Supporting NASA's Space Network: TDRS-L
23 January 2014
Moog Inc. (NYSE: MOG.A and MOG.B) Space and Defense Group played a major role in the successful launch and orbit insertion of the TDRS-L satellite, on board an Atlas V rocket. The Tracking and Data Relay Satellite (TDRS) Project provides replacement and follow-on spacecraft necessary to maintain and expand NASA’s Space Network. TDRS-L is the second of three planned follow-on Boeing 601 satellites to provide continuous communication services to NASA’s most critical Earth-observing missions and to improve the amount of data that can be received.
The United Launch Alliance’s Atlas V 401 rocket carried TDRS-L satellite into space with mission critical hardware supplied by Moog. This included the Centaur Electromechanical Thrust Vector Control (TVC) System that guides the second stage of the rocket into position where the satellite is released into space. In addition, Moog provided the Inlet Valves and Propellant Utilization (PU) Motor for the main Oxidizer Control Valve on the Aerojet Rocketdyne RL10 upper stage engine and the Control Valves for the Aerojet Rocketdyne Roll Control Module (RCM) Thrusters.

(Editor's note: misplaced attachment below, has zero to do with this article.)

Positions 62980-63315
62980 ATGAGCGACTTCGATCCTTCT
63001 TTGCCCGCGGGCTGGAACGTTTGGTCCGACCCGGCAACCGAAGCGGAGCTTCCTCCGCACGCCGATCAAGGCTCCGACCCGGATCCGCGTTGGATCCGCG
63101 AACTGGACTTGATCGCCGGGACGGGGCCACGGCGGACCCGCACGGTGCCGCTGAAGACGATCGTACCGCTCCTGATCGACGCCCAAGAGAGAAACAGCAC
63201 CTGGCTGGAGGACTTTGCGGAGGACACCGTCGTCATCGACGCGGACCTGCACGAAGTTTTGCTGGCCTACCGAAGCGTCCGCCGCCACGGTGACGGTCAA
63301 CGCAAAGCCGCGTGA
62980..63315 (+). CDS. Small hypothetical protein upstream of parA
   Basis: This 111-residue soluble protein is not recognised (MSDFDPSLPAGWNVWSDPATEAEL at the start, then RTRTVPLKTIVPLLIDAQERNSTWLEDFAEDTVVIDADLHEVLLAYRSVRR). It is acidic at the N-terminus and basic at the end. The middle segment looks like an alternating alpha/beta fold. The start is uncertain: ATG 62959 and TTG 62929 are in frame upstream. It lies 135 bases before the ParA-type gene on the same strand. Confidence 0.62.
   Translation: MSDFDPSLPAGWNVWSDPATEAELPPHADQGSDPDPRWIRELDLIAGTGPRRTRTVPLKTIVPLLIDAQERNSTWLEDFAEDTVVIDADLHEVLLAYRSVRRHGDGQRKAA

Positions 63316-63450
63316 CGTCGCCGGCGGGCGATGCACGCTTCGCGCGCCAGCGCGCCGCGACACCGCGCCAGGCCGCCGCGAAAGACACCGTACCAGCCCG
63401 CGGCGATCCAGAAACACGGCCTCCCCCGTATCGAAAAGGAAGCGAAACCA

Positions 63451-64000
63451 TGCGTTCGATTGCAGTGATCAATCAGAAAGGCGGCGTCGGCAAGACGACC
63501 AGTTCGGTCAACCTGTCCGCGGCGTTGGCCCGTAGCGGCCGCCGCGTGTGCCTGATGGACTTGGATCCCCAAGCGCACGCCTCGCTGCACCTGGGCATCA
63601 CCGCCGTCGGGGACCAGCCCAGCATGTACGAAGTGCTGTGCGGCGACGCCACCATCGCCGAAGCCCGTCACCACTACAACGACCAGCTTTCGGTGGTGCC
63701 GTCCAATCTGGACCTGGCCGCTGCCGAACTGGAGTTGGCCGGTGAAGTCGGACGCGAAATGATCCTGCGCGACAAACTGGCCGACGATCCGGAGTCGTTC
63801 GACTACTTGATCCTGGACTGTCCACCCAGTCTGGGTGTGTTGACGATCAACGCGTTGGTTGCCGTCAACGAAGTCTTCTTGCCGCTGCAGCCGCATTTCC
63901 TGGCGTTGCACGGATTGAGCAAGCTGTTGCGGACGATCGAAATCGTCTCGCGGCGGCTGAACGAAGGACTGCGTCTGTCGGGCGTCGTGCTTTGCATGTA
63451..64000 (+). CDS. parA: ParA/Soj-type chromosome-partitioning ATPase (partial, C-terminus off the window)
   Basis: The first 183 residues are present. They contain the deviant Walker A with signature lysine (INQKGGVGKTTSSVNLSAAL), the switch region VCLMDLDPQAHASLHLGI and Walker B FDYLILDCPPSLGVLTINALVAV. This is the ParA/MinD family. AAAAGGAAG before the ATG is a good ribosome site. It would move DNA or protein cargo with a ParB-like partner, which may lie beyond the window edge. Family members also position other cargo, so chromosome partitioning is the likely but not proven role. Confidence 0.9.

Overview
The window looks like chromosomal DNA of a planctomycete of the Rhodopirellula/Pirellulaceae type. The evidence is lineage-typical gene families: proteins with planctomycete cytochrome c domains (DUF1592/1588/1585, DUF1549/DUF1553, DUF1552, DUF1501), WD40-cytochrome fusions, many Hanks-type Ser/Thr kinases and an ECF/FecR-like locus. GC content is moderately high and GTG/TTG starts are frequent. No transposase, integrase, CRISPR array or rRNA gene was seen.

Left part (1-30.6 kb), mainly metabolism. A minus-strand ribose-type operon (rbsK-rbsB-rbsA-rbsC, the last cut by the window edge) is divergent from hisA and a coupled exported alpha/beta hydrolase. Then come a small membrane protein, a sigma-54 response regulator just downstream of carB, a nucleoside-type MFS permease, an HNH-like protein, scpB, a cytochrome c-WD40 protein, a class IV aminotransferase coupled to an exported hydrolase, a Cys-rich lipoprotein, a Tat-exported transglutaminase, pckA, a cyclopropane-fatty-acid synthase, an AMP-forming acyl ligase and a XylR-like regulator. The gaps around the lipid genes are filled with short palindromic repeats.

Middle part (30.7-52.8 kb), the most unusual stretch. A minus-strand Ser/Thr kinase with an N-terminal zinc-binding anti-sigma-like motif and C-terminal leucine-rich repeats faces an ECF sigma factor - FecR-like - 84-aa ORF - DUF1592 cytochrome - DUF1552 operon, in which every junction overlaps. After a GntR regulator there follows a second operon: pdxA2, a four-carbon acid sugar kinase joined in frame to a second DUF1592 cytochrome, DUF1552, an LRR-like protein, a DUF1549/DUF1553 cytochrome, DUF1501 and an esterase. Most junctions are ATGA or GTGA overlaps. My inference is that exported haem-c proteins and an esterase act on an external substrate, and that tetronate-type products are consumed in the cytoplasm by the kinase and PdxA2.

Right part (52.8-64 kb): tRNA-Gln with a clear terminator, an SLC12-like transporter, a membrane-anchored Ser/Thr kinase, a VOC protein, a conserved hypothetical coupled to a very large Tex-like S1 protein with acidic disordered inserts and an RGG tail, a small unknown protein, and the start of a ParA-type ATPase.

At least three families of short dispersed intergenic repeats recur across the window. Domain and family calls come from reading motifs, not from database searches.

The Boeing-built TDRS-L satellite was also equipped with mission critical Moog hardware, including 12 Moog LTT Engines, manufactured in Moog’s Westcott, UK facilities and equipped with 24 Thruster Valves from Moog’s East Aurora, NY facilities.
The LTT Engine was developed at Moog’s Westcott facility in the 1990’s to be a highly robust and reliable thruster capable of performing in a wide range of operating conditions. The LTT has been adopted on the Boeing 601 and 702HP platforms. Moog LTT engines have a long heritage and 100% success rate with more than 480 delivered for a range of defense and commercial applications.
The TDRS Program was established in 1973 and many of the first TDRS spacecraft that launched in the 1980s are still operational today. TDRS was designed to provide continuous communication with critical Low Earth Orbit (LEO) including the manned International Space Station (ISS) and missions with less reliance on ground stations on foreign soil. Third Generation satellites (TDRS-K, TDRS-L and TDRS-M) will ensure the Space Network’s continuation of around-the-clock, high throughput communications services to NASA’s missions; including Earth-observing and NASA’s Hubble Space Telescope.
The TDRS Project team is located at NASA’s Goddard Space Flight Center in Greenbelt, MD. NASA’s Launch Services Program at Kennedy Space Center is responsible for launch management. TDRS ground terminals are located at White Sands, New Mexico and Guam.